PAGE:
The House of Commons has passed Boris Johnson’s controversial proposal to rip up parts of the Northern Ireland Protocol without EU consent. MPs voted 295 to 221, a majority of 74, to put it past the first hurdle and give the key legislation a second reading.
Prior to the vote, Foreign Secretary Liz Truss said the Northern Ireland Protocol Bill is the “only solution” to resolve trade difficulties across the Irish Sea without the EU being willing to reopen negotiations.
The Foreign Secretary said: “This legislation will fix the problems the protocol has created, ensuring that goods can flow freely within the UK, while avoiding a hard border and safeguarding the EU single market.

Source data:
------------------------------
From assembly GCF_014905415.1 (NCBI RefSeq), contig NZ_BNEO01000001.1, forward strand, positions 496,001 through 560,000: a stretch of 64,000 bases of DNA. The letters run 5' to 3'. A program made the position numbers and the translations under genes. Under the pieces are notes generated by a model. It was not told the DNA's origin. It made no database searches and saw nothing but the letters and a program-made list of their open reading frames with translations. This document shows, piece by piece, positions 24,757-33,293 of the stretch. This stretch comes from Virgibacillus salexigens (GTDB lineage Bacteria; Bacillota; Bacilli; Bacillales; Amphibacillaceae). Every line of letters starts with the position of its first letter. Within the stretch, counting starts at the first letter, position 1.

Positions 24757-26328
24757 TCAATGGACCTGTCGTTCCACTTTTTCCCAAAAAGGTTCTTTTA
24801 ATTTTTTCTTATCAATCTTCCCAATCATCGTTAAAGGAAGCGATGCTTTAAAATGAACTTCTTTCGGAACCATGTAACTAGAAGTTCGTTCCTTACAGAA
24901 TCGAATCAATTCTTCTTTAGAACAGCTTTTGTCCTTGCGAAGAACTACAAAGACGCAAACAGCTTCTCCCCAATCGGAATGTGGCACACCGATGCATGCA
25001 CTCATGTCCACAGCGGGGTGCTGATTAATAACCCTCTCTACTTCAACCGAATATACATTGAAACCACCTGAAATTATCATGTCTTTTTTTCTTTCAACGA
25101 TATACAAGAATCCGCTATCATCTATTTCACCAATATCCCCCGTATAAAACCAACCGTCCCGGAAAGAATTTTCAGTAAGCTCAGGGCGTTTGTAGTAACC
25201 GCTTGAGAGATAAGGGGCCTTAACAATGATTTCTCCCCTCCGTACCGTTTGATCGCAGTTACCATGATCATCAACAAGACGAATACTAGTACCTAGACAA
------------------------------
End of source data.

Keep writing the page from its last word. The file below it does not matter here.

“A negotiated solution has been and remains our preference, but the EU continues to rule out changing the protocol itself – even though it is patently causing serious problems in Northern Ireland – which therefore means we are obliged to act.”
Boris Johnson has said Northern Ireland border checks in the Irish Sea could be ripped up by the end of 2022, as the Government preps to get the bill through Parliament by the beginning of the summer recess.
The law will overwrite large parts of the Protocol, eliminating almost all border checks and watering down the powers of the European Court of Justice – something the bloc is furious about.
Brussels has not accepted the UK’s plea for a renegotiation and has launched legal action against the UK.